2. When things go wrong I focus on co-operation and assistance rather than looking to lay blame
    3. I treat people fairly when they make a mistake
    4. I ensure that the team’s work is generally evenly balanced and each person feels supported when they hit a peak busy time
    5. I can be relied upon to do what I have promised or agreed to do
    6. I do not leave a trail of problems behind me due to lack of attention to detail
    7. I focus on people and results, not just results
    8. I encourage people to make decisions, rather than make decisions for them
    9. Once a person makes a decision I support them in that decision, regardless of the outcome
  4. Team Involvement (To enable people to perform at the best it is important that they feel involved in the running of the business and they have a say in how their daily life is run)
    1. I ensure that the team has enough time to come together to plan, have quality discussions and make good decisions about their work
    2. I facilitate meetings so that they are well run and we feel that the time has been well spent
    3. I ensure that people have the information they need so they can make good decisions
    4. I ensure that everyone contributes during meetings and that people are not ignored or that a few dominate
    5. I make it safe for people to voice their opinion even if it is different from my own
    6. I welcome/encourage new ideas and am willing to try new things
    7. I seek input from team members about matters that affect them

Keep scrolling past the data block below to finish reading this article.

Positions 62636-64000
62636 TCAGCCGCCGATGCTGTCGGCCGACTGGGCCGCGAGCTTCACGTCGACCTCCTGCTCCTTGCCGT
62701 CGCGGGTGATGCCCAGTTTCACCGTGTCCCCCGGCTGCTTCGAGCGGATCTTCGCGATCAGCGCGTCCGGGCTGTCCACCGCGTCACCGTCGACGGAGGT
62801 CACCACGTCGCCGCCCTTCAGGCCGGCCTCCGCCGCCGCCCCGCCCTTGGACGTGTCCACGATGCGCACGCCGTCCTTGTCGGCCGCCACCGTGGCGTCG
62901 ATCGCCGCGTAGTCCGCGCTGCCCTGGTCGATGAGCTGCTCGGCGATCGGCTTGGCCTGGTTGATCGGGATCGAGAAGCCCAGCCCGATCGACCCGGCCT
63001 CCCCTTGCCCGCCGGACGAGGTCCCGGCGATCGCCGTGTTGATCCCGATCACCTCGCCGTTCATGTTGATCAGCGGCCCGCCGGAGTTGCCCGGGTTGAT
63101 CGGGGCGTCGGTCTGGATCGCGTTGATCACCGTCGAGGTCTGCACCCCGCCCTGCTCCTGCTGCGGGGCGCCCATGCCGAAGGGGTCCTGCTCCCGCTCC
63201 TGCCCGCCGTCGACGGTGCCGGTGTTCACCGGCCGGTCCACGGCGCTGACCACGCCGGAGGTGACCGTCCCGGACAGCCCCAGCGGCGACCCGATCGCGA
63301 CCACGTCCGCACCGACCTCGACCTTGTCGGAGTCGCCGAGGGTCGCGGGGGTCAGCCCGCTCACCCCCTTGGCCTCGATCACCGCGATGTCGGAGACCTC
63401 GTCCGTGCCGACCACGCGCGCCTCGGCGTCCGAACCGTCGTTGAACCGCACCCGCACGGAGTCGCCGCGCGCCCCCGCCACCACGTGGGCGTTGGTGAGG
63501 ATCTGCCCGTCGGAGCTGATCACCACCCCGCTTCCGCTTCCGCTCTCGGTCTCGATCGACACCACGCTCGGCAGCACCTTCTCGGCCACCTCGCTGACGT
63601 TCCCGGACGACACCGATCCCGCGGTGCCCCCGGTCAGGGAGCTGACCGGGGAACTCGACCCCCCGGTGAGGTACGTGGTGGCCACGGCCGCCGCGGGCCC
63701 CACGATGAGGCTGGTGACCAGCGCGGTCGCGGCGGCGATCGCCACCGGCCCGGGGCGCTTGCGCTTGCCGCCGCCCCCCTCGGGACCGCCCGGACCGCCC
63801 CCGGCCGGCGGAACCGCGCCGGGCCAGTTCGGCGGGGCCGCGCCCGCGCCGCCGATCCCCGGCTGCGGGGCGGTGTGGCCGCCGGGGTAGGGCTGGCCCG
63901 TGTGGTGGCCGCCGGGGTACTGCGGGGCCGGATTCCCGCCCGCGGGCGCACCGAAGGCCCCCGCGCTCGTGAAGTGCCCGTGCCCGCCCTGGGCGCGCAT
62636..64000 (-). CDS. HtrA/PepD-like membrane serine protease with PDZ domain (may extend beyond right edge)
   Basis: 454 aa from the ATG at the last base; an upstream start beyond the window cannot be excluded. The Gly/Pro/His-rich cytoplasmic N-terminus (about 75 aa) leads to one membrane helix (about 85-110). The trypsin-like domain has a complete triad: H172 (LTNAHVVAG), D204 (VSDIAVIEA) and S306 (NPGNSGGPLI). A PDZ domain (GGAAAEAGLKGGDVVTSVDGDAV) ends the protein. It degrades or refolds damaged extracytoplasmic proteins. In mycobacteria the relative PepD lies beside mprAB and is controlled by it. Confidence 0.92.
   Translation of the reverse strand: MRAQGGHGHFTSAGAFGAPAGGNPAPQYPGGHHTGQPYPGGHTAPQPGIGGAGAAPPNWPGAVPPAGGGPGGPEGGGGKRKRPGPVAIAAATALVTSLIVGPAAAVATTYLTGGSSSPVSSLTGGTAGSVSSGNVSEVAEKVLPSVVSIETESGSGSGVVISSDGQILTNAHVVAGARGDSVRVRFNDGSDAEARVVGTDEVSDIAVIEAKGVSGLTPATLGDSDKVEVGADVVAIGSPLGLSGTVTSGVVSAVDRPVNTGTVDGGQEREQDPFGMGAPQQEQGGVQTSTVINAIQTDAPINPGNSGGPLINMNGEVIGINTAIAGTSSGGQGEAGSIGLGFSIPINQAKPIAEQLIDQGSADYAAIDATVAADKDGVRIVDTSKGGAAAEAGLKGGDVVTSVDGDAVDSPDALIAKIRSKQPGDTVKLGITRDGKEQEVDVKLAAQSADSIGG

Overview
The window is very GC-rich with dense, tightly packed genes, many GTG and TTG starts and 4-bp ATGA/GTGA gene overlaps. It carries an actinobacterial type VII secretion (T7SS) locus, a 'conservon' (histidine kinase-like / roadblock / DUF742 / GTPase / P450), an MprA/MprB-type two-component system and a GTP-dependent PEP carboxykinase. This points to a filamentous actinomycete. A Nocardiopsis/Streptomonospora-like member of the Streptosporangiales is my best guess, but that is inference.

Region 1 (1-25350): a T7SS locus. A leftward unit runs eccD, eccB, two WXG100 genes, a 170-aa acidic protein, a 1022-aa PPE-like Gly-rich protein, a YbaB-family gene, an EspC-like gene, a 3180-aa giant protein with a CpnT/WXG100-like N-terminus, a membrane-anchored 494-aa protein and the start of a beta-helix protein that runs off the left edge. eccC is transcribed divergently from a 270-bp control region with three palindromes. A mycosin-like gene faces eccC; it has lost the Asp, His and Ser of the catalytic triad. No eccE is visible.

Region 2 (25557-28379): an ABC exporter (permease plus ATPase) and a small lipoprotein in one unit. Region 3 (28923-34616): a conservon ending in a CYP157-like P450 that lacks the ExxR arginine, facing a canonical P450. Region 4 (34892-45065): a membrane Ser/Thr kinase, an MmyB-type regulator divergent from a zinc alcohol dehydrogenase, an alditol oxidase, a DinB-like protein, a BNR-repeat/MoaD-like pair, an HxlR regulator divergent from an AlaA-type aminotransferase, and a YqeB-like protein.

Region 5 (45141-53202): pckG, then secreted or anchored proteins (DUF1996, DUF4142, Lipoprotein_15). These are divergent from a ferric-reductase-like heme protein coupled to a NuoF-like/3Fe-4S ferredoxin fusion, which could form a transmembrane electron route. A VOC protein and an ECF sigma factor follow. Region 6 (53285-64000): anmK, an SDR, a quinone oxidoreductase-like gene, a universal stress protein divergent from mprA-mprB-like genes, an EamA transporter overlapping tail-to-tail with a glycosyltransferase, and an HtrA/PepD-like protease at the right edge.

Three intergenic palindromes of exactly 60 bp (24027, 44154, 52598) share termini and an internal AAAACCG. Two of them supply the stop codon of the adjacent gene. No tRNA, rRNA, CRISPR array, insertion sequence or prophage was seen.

8. I keep team members informed of and give plenty of warning about, changes that is coming up.
  5. Recognition (Leaders cannot always impact the financial reward of team members, but they are able to acknowledge people’s effort)
    1. I celebrate the successes of the team
    2. I regularly acknowledge the work that individuals have done and their contribution to the team
    3. I reward hard work and dedication to excellence
    4. People who work with me know that I value the work they do
    5. I consistently make heroes of the people I work with.
  6. Interpersonal (There are qualities/characteristics that can enable a Leader to be highly successful or derailed)
    1. I treat people with courtesy and consideration
    2. I handle pressure well
    3. I seek feedback on my performance
    4. I am more concerned about the team’s goals than my personal goals and ambitions
    5. I truly trust the people that work with me
    6. I set high standards of performance for me